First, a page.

Stopping Atrial Fibrillation is Big News!
- Volume 11 - Issue 9 - September 2011
- Posted on: 8/30/11
- 0 Comments
- 4361 reads
Atrial fibrillation is making headline news. Capitol Hill is even addressing the concerns of the afib community. Resolutions supporting access to care, afib research, and education have worked their way through Congress this past summer. The timing couldn’t be better, because September is also Atrial Fibrillation Awareness Month, when healthcare facilities across the country will announce or hold community afib-related events.
To further bolster the awareness efforts during the month, three public service announcements will be airing in the coming weeks as well. Also, for patients, care supporters, and healthcare professionals, Team AFib, a coalition of organizations that advocate for atrial fibrillation patients, will conduct a Webinar on September 14, addressing the care requirements of afib patients and how the care team can best work together.
In the following article I will discuss the efforts currently being made in atrial fibrillation. I’m so thankful for all of this attention, because it means atrial fibrillation will get diagnosed and afib patients will receive better care. I am also grateful for the many doctors, nurses, donors, organizations and, of course, afib patients who have pitched in on this journey to raise awareness and grabbed those headlines.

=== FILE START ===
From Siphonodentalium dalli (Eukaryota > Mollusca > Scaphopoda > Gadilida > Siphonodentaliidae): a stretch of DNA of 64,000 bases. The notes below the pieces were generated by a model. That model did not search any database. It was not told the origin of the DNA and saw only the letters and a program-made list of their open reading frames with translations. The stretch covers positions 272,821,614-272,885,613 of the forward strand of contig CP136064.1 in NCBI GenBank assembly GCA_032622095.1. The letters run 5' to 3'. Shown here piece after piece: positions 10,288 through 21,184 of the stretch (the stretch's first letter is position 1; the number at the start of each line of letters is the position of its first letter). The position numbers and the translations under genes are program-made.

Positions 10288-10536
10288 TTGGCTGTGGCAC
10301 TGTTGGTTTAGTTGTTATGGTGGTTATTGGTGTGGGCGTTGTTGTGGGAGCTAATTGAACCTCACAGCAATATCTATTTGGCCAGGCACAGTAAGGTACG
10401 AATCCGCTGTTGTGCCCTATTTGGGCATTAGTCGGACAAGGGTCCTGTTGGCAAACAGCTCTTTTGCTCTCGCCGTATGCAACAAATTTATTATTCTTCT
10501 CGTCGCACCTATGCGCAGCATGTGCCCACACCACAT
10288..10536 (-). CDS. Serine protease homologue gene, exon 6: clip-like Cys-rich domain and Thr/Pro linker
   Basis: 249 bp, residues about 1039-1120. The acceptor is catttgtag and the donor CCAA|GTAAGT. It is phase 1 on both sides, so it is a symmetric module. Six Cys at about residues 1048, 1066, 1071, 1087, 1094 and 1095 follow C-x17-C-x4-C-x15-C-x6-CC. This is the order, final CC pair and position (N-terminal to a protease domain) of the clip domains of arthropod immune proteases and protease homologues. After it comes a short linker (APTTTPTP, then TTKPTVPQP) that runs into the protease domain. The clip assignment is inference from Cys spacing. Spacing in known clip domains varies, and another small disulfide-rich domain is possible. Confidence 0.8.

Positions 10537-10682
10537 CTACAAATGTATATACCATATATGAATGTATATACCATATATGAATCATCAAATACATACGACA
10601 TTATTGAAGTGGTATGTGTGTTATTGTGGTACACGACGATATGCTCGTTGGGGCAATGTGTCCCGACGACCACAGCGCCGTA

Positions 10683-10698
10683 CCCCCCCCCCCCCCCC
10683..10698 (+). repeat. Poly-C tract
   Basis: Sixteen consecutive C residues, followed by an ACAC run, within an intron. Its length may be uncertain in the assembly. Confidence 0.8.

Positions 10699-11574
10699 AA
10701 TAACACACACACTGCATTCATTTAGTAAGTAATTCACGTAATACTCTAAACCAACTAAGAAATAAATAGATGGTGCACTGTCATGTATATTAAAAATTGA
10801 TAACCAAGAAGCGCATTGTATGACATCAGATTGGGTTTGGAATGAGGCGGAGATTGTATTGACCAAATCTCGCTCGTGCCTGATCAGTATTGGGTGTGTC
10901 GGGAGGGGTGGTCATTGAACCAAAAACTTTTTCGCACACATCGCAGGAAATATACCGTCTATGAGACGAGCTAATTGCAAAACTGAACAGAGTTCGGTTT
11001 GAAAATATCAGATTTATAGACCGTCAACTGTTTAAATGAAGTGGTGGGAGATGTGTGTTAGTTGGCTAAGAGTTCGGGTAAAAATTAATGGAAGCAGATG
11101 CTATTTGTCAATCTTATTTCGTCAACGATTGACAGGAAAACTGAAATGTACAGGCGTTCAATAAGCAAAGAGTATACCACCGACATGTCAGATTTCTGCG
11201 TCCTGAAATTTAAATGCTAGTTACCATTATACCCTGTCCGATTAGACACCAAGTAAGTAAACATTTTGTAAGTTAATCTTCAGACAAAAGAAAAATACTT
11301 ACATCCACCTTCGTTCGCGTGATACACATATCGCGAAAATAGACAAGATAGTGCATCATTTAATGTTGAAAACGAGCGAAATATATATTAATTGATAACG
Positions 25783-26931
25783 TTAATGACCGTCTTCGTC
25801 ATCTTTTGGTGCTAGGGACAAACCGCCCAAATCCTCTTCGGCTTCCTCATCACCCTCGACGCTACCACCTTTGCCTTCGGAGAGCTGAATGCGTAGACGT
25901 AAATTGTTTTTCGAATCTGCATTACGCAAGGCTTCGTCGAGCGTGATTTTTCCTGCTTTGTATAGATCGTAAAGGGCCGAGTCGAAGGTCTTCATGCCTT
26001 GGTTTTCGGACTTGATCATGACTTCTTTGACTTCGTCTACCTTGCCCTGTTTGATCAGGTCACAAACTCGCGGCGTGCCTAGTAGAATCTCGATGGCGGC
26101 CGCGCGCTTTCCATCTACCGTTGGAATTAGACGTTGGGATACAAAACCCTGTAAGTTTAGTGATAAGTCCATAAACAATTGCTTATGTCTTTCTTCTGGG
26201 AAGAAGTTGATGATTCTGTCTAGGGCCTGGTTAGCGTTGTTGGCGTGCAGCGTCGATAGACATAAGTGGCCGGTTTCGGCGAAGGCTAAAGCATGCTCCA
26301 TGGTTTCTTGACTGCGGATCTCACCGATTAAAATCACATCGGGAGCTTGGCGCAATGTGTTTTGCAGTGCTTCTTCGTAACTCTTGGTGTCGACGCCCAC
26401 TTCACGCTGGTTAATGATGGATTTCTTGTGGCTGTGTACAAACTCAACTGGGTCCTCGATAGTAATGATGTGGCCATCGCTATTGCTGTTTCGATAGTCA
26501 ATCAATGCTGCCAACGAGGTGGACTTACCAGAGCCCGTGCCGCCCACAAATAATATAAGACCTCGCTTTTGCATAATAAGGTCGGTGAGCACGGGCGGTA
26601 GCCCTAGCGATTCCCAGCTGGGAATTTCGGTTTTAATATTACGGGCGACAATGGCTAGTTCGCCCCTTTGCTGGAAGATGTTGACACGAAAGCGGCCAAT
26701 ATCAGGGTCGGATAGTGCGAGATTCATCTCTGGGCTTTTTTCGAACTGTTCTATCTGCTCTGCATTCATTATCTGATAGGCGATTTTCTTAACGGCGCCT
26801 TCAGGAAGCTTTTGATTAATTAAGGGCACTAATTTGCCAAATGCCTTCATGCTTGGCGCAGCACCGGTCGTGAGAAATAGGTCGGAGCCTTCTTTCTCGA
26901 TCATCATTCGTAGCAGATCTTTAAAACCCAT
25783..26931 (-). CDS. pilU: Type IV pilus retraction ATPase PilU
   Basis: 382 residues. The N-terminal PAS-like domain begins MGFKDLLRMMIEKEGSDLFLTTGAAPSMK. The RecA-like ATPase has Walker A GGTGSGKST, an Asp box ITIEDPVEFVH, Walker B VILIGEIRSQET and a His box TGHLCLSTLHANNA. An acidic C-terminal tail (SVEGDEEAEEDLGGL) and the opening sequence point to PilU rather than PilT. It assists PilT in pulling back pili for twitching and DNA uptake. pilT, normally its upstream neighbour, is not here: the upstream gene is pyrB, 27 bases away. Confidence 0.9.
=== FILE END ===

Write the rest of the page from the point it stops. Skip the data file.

The biggest news headline came when Congress promoted the link between awareness-raising efforts and the well-being of afib sufferers. This past year, StopAfib.org, along with other organizations, asked Congress to recognize the concerns of the afib community — and they listened. The U.S. House of Representatives is considering House Resolution 295. The resolution was introduced by Representatives Kay Granger (R-TX), Dutch Ruppersberger (D-MD) and Charles Gonzalez (D-TX), and as of early August, it had 30 sponsors of the needed 100. The resolution seeks to raise the priority of afib in the existing research and education funding allocation process. Atrial fibrillation has often been overlooked for research and funding, so this resolution asks for afib-related research to be included in current budgeting. The resolution does not seek any new funding. For more information about the House resolution, go to: http://bit.ly/HRes295
In Rep. Granger’s letter to other representatives asking for their support, she straightforwardly stated why Congress should pay attention: “The increased risks for stroke and heart disease associated with atrial fibrillation have significant implications. The cost of atrial fibrillation to the U.S. healthcare system is estimated to be $15.7 billion per year. Even more tragically, approximately 88,000 Americans will die every year as a result of this condition.”